Thanks for reading this update, and for (hopefully 😉 ) keeping up with my translation.

If you’ve got any suggestions for this blog, please feel free to share them in the comments. And feel free to give this post a like if you liked it, and follow the blog if you feel it’s follow-able.

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Wiglaf: The right hero in an ever-changing world?

Recap
Synopsis
The Original Old English
My Translation
A Quick Interpretation
Closing

Beowulf and Wiglaf, each a hero, after the fierce fight against the dragon.

Wiglaf and Beowulf at the end of the fierce fight with the dragon. Image from https://commons.wikimedia.org/wiki/File:Stories_of_beowulf_wiglaf_and_beowulf.jpg.


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Recap

Last week, Beowulf did what he said he would never do. He backed down.


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Synopsis

Wiglaf, the new Geat hero, is introduced.


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The Original Old English

Wiglaf wæs haten Weoxstanes sunu,
leoflic lindwiga, leod Scylfinga,
mæg ælfheres; geseah his mondryhten
under heregriman hat þrowian.
Gemunde ða ða are þe he him ær forgeaf,
wicstede weligne Wægmundinga,
folcrihta gehwylc, swa his fæder ahte.
Ne mihte ða forhabban; hond rond gefeng,
geolwe linde, gomel swyrd geteah,
þæt wæs mid eldum Eanmundes laf,
suna Ohteres. þam æt sæcce wearð,
wræccan wineleasum, Weohstan bana
meces ecgum, ond his magum ætbær
brunfagne helm, hringde byrnan,
eald sweord etonisc; þæt him Onela forgeaf,
his gædelinges guðgewædu,
fyrdsearo fuslic, no ymbe ða fæhðe spræc,
þeah ðe he his broðor bearn abredwade.
He frætwe geheold fela missera,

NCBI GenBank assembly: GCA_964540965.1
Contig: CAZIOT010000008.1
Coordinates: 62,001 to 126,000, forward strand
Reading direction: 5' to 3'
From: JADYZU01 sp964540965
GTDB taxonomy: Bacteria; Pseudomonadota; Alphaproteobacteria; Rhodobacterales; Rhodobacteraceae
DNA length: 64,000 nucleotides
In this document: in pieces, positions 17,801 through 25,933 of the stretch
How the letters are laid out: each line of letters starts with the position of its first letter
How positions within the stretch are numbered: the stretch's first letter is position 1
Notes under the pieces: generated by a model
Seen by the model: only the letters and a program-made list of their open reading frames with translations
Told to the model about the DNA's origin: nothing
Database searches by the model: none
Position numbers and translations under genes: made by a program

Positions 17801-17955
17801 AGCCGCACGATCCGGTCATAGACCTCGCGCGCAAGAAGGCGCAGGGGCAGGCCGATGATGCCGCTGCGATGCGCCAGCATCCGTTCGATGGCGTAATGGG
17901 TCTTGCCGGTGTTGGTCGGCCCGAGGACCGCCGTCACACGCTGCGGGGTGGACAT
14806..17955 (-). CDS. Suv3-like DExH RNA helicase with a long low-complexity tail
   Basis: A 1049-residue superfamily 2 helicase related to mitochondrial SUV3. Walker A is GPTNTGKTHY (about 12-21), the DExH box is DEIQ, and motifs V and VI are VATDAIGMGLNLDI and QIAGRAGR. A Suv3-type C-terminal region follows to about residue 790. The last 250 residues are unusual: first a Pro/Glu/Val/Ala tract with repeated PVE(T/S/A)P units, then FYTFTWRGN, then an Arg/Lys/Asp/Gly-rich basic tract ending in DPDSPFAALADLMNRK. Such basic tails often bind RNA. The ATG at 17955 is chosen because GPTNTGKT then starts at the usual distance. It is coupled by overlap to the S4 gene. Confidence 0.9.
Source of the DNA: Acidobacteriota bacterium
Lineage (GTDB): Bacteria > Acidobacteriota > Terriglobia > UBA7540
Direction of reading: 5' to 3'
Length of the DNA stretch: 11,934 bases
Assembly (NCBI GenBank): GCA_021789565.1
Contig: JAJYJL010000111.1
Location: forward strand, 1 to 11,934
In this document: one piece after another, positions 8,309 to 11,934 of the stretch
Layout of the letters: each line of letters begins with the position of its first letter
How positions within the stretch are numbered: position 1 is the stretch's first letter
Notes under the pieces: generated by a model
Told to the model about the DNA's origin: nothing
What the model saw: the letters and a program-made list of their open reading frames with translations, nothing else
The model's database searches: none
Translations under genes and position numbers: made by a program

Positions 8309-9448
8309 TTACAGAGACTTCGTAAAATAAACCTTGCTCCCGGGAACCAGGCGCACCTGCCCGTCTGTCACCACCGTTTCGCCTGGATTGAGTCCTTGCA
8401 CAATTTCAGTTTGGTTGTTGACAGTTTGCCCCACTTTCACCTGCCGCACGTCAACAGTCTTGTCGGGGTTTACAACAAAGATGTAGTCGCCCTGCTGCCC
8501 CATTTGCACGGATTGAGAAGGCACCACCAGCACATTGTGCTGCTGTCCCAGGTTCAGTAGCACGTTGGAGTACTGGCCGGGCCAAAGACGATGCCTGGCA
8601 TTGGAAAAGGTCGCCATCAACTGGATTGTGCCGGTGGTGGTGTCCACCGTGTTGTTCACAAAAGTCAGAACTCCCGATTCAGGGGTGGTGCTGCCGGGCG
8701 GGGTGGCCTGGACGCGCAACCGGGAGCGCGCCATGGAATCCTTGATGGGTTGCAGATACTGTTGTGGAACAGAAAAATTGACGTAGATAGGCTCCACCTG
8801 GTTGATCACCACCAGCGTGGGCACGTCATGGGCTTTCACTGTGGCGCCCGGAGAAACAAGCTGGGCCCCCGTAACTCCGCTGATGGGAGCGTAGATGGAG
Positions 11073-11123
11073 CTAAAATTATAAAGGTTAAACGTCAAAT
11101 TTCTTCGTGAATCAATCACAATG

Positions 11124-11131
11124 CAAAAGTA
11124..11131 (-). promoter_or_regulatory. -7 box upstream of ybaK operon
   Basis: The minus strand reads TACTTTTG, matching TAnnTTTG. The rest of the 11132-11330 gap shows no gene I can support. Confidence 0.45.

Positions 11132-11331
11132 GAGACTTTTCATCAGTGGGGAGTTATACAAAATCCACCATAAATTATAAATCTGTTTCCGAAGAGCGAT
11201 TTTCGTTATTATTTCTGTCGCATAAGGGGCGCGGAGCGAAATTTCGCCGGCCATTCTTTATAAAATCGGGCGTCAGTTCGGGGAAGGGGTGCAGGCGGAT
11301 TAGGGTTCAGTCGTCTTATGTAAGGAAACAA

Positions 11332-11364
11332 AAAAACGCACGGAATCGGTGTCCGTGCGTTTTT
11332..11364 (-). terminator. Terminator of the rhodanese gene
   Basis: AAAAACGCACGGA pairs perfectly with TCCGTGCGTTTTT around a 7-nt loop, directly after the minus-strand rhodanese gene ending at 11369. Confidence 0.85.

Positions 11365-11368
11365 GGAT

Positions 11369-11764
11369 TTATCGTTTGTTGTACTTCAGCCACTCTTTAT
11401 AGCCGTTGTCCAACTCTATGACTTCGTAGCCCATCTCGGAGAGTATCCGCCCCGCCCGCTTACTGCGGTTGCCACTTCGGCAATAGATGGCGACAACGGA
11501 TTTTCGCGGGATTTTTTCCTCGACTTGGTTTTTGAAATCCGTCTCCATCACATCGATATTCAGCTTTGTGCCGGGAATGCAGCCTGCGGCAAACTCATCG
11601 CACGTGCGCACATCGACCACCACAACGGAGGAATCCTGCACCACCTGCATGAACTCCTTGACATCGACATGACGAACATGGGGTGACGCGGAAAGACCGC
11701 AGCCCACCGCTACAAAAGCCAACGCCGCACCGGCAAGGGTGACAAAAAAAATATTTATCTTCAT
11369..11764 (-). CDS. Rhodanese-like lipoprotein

bill ond byrnan, oððæt his byre mihte
eorlscipe efnan swa his ærfæder;
geaf him ða mid Geatum guðgewæda,
æghwæs unrim, þa he of ealdre gewat,
frod on forðweg. þa wæs forma sið
geongan cempan, þæt he guðe ræs
mid his freodryhtne fremman sceolde.
Ne gemealt him se modsefa, ne his mæges laf
gewac æt wige; þæt se wyrm onfand,
syððan hie togædre gegan hæfdon.
(Beowulf ll.2602-2630)


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My Translation

“Wiglaf was his name, son of Weohstan,
a beloved warrior, man of the Scylfings,
kinsman of Aelfhere. He saw his liege lord
under the battle mask hot and suffering.
Then he remembered that bounty which he had earlier given,
how he lived in the rich dwelling place of the Waegmundings,
a place granted to each by common right, as his father had enjoyed.
Then he could not restrain himself, by hand his shield was grasped,
a yellow shield, the ancient sword he drew,
that which was, according to men, Eanmunde’s heirloom,
the sword of the son of Ohthere. It was brought back from battle,
while Weohstan was in friendless exile, he was that man’s slayer
with the sword’s edge, and to his kinsmen he bore
a shining helm, ringed mail shirt,
and that ancient sword of giant’s craft. Onela had given it to him,
his kinsman’s war garments,
the ready war garb, no feud was there to speak of,